You may also like

Powerful Quadratics

This comes in two parts, with the first being less fiendish than the second. It’s great for practising both quadratics and laws of indices, and you can get a lot from making sure that you find all the solutions. For a real challenge (requiring a bit more knowledge), you could consider finding the complex solutions.

Discriminating

You're invited to decide whether statements about the number of solutions of a quadratic equation are always, sometimes or never true.

Which Quadratic?

In this activity you will need to work in a group to connect different representations of quadratics.

Factorisable Quadratics

Age 16 to 18

This resource is from Underground Mathematics.
 


Factorisable quadratics

  1. The quadratic $x^2+4x+3$ factorises as $(x+1)(x+3)$. In both the original quadratic and the factorised form, all of the coefficients are integers.

    The quadratic $x^2-4x+3=(x-1)(x-3)$ similarly factorises with all of the coefficients being integers.

    How many quadratics of the following forms factorise with integer coefficients? Here, $b$ is allowed to be any integer (positive, negative or zero). For example, in part a, $b$ could be $-7$, since $(x-2)(x-5)=x^2-7x+10$.

    a.  $x^2+bx+10$
    b.  $x^2+bx+30$
    c.  $x^2+bx-8$
    d.  $x^2+bx-16$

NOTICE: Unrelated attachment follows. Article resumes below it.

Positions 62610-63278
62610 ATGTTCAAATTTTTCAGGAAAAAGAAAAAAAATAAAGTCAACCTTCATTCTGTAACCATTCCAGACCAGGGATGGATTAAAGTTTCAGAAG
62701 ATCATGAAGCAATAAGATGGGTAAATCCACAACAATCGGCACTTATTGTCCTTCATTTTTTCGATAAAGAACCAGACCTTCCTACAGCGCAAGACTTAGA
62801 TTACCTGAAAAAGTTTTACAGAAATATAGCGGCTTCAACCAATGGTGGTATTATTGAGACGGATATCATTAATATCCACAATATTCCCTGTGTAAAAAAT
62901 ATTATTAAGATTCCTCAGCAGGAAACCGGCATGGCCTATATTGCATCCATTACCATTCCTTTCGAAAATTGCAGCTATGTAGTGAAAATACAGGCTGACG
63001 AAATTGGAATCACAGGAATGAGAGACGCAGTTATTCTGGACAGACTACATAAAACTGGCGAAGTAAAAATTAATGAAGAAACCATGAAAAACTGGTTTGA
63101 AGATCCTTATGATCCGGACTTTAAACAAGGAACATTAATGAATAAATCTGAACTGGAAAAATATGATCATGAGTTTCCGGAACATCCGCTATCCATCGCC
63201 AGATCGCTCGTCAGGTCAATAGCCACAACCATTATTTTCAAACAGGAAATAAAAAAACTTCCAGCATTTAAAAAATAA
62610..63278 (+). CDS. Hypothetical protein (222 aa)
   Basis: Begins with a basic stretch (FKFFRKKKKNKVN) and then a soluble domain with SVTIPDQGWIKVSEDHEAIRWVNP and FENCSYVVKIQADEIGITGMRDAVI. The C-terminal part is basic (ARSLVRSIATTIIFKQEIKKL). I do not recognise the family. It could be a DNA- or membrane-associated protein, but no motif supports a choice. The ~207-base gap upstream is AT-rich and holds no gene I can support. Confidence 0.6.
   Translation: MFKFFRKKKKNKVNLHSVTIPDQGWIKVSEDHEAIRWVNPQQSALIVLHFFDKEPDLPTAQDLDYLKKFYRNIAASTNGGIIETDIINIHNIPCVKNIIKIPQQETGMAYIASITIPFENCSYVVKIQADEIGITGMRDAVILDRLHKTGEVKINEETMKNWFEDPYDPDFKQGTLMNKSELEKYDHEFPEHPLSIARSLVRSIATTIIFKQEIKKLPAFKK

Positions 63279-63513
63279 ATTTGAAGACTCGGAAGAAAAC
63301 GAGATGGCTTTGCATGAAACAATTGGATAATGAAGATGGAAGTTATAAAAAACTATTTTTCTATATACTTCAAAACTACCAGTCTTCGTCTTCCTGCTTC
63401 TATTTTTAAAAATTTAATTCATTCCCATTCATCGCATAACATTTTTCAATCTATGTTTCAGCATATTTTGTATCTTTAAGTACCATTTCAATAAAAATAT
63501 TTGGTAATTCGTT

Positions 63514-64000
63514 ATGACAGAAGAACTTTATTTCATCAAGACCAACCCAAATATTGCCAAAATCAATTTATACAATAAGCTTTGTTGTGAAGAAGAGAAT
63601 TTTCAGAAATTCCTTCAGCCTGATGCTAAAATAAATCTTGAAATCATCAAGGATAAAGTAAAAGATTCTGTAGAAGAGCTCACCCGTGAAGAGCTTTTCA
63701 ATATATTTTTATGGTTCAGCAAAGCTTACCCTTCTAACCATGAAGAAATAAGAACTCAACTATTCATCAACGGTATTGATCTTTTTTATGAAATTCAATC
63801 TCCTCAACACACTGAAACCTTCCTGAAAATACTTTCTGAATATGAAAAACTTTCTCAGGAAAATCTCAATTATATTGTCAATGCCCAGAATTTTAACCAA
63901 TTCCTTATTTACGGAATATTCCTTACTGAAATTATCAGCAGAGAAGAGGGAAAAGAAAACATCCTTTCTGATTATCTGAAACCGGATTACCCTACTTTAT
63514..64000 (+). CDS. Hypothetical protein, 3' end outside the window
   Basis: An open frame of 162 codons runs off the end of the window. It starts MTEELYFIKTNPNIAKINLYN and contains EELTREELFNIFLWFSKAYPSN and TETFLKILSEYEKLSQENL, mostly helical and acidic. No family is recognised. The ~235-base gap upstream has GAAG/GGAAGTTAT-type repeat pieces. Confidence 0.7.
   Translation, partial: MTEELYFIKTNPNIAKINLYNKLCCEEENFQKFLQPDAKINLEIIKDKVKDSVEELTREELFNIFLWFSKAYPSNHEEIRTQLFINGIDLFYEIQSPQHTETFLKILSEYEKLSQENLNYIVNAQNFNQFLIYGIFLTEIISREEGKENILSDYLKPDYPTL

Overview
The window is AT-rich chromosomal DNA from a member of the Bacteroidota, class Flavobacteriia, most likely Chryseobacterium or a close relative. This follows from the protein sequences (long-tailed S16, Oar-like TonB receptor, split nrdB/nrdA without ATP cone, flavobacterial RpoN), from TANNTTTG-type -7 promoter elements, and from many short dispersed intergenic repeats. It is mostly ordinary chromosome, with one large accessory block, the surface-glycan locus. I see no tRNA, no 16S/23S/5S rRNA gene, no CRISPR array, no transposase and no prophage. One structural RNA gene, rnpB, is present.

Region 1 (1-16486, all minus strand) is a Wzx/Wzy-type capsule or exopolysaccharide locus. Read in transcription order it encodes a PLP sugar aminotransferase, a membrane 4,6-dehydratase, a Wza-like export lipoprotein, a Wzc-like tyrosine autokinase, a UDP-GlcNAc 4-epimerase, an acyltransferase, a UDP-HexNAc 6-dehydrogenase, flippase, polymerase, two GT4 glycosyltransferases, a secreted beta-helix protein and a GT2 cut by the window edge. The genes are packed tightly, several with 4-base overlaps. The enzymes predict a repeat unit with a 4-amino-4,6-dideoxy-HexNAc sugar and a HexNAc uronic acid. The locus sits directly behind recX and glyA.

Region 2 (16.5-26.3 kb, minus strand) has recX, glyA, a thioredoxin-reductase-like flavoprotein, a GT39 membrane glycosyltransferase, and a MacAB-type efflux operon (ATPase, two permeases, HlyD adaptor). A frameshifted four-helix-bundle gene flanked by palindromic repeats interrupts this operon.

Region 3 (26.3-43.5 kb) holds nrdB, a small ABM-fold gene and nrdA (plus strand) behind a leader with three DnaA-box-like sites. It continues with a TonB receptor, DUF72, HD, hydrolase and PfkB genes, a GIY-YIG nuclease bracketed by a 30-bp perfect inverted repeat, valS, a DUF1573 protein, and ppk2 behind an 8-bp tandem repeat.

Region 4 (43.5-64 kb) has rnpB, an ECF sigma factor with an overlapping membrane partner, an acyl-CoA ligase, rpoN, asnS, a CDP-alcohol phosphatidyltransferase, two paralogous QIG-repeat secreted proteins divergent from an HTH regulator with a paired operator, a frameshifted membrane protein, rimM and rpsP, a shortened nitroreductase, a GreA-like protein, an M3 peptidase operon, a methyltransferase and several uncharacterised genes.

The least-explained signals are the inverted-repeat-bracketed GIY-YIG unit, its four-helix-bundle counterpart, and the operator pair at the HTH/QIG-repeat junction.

e.  $2x^2+bx+6$
    f.  $6x^2+bx-20$
  2. This time, it is the constant which is allowed to vary.

    How many quadratics of the following forms factorise with integer coefficients? Here, $c$ is allowed to be any positive integer.

    a.  $x^2+6x+c$
    b.  $x^2-10x+c$
    c.  $3x^2+5x+c$
    d.  $10x^2-6x+c$
  3. What are the answers to question 2 if $c$ is only allowed to be a negative integer?

Generalising

Can you generalise your answers to the above questions?

a.  Generalising question 1, if $c$ is a fixed integer, how many quadratics of the form $x^2+bx+c$ factorise with integer coefficients? Here, $b$ is allowed to be any integer.

b.  Further generalising question 1, if $a$ and $c$ are fixed integers, with $a$ positive, how many quadratics of the form $ax^2+bx+c$ factorise with integer coefficients? Again, $b$ is allowed to be any integer.
 
c.  How can we generalise question 2 or 3?
 
This is an Underground Mathematics resource.

Underground Mathematics is funded by a grant from the UK Department for Education and provides free web-based resources that support the teaching and learning of post-16 mathematics. It started in 2012 as the Cambridge Mathematics Education Project (CMEP).

Visit the site at undergroundmathematics.org to find more resources, which also offer suggestions, solutions and teacher notes to help with their use in the classroom.